… despite its abolition by the Slavery Abolition Act 1833 and other legislation in the 19th century (most of which has since been repealed and replaced with its modern equivalent in the form of the Human Rights Act 1998, which prohibits slavery).
Of course modern slavery is different from the type of slavery that was abolished more than 180 years ago: ownership of people as chattels is hardly a live issue in modern Britain, although detecting and preventing the exploitation of people as workplace commodities remains an issue that exercises many people in an increasingly connected world.
So why is this post relevant now? It’s because, in March 2017, we’re approaching the first full year (ending on 31 March 2017) in respect of which the requirements of the Modern Slavery Act 2015 (the “MSA”) have to be met by large commercial organisations.
Is your organisation successful enough to have to care? The MSA applies to organisations that carry on business in the UK and have a global turnover of more than £36m per annum. It requires you to prepare, sign and publish prominently an annual slavery and human trafficking statement for each financial year ending on or after 31st March 2016, stating what you have done (or not) to ensure that human trafficking isn’t happening in your supply chains or business.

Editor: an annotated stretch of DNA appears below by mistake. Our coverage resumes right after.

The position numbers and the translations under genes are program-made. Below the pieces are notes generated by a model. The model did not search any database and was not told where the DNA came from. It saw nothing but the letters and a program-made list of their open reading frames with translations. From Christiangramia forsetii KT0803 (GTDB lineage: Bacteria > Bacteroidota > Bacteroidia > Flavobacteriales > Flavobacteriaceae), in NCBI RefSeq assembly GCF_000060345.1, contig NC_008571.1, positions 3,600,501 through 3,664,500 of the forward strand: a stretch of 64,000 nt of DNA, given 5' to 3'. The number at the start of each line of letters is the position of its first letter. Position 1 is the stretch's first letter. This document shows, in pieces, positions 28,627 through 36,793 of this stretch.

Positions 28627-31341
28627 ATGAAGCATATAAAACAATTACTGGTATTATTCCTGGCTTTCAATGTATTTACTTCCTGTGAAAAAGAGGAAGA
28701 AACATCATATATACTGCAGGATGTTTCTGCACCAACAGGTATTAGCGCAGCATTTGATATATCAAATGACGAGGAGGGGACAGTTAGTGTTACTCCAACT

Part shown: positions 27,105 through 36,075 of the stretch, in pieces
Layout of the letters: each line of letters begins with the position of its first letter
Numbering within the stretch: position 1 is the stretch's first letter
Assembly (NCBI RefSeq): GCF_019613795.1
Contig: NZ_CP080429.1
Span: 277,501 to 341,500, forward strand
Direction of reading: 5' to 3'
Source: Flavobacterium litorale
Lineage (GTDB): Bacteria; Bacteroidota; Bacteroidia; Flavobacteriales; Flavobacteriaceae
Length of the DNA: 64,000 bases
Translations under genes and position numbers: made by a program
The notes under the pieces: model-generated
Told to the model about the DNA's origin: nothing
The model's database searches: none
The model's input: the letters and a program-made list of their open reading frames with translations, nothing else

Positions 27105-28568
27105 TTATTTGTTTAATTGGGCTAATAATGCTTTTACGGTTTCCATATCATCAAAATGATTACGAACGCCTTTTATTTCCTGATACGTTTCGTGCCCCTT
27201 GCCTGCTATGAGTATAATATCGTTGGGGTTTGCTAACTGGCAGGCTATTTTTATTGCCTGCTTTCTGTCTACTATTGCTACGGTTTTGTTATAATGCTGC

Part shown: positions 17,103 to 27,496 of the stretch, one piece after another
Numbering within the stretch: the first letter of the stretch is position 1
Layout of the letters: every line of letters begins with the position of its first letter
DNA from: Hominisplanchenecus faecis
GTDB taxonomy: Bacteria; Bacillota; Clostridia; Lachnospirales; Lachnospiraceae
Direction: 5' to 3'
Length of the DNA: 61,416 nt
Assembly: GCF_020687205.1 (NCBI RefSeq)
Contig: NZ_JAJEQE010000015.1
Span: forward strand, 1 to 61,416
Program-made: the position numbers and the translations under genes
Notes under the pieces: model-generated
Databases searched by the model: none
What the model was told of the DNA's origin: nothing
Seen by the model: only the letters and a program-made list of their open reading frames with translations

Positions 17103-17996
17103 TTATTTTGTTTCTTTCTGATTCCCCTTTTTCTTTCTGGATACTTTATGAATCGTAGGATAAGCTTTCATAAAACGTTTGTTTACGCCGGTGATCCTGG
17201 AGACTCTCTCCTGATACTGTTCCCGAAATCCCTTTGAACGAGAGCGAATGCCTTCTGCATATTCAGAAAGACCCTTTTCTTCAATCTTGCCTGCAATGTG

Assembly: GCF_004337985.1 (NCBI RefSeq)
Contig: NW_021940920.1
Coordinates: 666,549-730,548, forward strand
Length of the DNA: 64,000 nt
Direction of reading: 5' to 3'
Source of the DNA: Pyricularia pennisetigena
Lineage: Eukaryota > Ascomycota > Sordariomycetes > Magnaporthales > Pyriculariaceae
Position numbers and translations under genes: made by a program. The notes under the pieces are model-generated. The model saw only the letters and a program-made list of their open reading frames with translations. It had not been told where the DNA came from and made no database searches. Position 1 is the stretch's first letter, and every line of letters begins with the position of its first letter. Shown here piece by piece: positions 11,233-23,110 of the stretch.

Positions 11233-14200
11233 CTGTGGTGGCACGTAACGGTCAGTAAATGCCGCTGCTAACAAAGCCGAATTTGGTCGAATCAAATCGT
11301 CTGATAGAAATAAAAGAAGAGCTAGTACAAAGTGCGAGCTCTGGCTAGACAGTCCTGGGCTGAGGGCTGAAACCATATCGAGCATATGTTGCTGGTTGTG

But (in the same way as with the Gender Gap Reporting Regulations – see my blog here) there’s no formal sanction for not making a statement. That said, drivers such as CSR, reputation, brand and employer-of-choice are bound to result in organisations doing what is required by the MSA. Also the Government can get an injunction requiring compliance and if this is ignored it can give rise to an unlimited fine for contempt of court, for which individual directors may be liable.
The statements that are published will make for interesting reading.